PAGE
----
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Putting Alignment Issues


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#1 CosmosMpower

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Posted 05 November 2012 - 03:54 PM

I've been missing a lot of short/medium length putts left.  At first I thought I was pulling all the putts a tad but I had some people comment that I was lined up left of my target consistently.  I felt like with my natural alignment I had to push putts to get them started at the hole.

I didn't like this idea so I forced myself to line up further right of what I thought in order to be square to the target but it's hard for me to tell how much is too much.  I then started missing some putts right edge on level putts with no break.

How do you guys align yourself to your intended path consistently?  For you guys that struggled how did you fix this problem?  Any tips/tricks/training aids?  It's pretty annoying when you can chip/pitch to 3-5 feet but miss the putt.

Edited by CosmosMpower, 05 November 2012 - 03:55 PM.

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#2 dogsbe

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Posted 05 November 2012 - 04:49 PM

Oh so easily done.  It really is about using reference points along with training your eyes.

Try using a line all the way around the ball.  Find a spot on the green a 6 inches before your ball and line up ball to that spot.  I line up all of my putts, even something like 3 ft.  

Another thing to do is come side on to the putt.  So, find your spot on the ground from behind the ball and then walk to side the ball and step into to it, about a 45 degree angle while keeping your eyes fixed onto that spot.  Just like you were hitting a normal shot really.  

Lastly, don't look at your target and then the ball.  Instead, train your eyes to follow the line all the way to the target.

#3 mark m

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Posted 05 November 2012 - 05:25 PM

I have done a putter fitting and watched quite a few others "line up" during a fitting as well. It was very interesting.

The bottom line is that golfers tend to align different putters differently. The amount of offset and the putter shape (mallet, blade, etc) can make a big difference. So an option is to find one that aligns well for you instead of fighting one that is not a good fit. Some of the guys that were way off line at address were brought in line during the course of the fitting.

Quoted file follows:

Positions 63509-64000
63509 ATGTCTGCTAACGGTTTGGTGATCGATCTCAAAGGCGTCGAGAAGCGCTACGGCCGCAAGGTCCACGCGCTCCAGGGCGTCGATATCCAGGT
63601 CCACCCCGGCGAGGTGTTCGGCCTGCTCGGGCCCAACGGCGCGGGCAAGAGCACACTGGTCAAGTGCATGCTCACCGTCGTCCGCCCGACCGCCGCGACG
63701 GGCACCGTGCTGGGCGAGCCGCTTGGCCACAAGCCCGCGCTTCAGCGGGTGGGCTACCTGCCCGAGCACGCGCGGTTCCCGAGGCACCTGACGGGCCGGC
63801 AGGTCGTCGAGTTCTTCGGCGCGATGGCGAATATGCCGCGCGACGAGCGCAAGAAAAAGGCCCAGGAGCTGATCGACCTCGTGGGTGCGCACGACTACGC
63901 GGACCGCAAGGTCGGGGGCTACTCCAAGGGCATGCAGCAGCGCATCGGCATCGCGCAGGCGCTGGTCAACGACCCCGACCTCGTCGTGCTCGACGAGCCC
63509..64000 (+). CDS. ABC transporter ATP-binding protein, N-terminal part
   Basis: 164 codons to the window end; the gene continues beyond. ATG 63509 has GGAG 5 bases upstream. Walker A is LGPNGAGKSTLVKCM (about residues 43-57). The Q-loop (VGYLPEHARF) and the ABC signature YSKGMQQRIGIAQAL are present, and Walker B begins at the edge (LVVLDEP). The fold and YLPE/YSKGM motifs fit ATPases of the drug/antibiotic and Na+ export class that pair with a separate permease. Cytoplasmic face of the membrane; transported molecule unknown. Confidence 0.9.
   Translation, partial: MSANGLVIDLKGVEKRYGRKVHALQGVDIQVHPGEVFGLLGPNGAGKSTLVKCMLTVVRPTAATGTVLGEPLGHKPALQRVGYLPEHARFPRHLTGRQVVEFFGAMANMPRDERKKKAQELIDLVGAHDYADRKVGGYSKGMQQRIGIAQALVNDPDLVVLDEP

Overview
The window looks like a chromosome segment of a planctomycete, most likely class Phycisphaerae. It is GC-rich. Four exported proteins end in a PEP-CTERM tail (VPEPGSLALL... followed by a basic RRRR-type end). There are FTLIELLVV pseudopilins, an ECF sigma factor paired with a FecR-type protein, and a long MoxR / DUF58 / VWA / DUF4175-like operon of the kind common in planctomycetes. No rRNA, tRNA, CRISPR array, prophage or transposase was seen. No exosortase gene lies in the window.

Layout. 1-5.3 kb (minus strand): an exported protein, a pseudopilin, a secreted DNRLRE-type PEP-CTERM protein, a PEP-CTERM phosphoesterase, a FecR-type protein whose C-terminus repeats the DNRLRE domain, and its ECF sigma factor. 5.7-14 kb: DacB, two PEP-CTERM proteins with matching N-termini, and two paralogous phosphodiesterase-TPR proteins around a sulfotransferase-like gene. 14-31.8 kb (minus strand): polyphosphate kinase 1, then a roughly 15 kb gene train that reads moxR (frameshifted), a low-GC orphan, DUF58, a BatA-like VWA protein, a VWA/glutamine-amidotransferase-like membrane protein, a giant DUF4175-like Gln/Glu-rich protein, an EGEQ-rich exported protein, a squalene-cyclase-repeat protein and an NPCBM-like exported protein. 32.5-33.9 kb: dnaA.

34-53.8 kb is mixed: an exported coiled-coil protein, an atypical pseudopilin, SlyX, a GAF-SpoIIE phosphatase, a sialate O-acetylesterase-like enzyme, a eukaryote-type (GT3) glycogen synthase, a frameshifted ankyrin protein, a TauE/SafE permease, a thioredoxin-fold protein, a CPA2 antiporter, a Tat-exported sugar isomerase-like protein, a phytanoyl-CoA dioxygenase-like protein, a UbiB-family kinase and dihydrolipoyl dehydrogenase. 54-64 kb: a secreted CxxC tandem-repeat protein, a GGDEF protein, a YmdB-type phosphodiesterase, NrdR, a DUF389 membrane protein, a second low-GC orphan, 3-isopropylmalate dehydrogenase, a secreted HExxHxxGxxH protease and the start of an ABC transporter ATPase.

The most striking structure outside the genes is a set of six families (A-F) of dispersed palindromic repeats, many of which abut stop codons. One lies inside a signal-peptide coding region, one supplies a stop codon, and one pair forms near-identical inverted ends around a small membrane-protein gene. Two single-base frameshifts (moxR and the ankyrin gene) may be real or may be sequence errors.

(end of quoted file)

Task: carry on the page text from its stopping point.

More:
Keep in mind that this helps with alignment - not necessarily with your stroke. Knowing that you're lined up good should help - but it's not a cure all.
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#4 golfsavvy

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Posted 05 November 2012 - 10:29 PM

View Postmark m, on 05 November 2012 - 05:25 PM, said:

I have done a putter fitting and watched quite a few others "line up" during a fitting as well. It was very interesting.

The bottom line is that golfers tend to align different putters differently. The amount of offset and the putter shape (mallet, blade, etc) can make a big difference. So an option is to find one that aligns well for you instead of fighting one that is not a good fit. Some of the guys that were way off line at address were brought in line during the course of the fitting.

Keep in mind that this helps with alignment - not necessarily with your stroke. Knowing that you're lined up good should help - but it's not a cure all.

+1  Putter fitting starting with alignment is very effective.  Too bad it isn't better received by the industry...  After you get a putter there are quite a few alignment tools to help -- one of my favorites is a 15 foot string on 2 thin tent stakes strung above the line.  Another:  mark an alignment line, then mark another perpendicular to the first.  Line up one line to the hole, and align the putter top line parallel with the other.

#5 CosmosMpower

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Posted 05 November 2012 - 11:06 PM

I find when I use anything to line up while practicing I drain everything but I can't do that on the course

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#6 esketores

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Posted 05 November 2012 - 11:15 PM

If possible work with a friend on the putting green.
Drop three balls 3 foot, 6 foot, 9 foot.
Line up address the first ball. Have the friend check alignment and make corrections.
Repeat.
This will help you figure out where in your thought process your alignment is going astray.
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If you end up concentrating too much on the line the next thing you know your speed control will be all out of skew.
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#7 PuttingDoctor

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Posted 06 November 2012 - 07:39 AM

View PostCosmosMpower, on 05 November 2012 - 11:06 PM, said: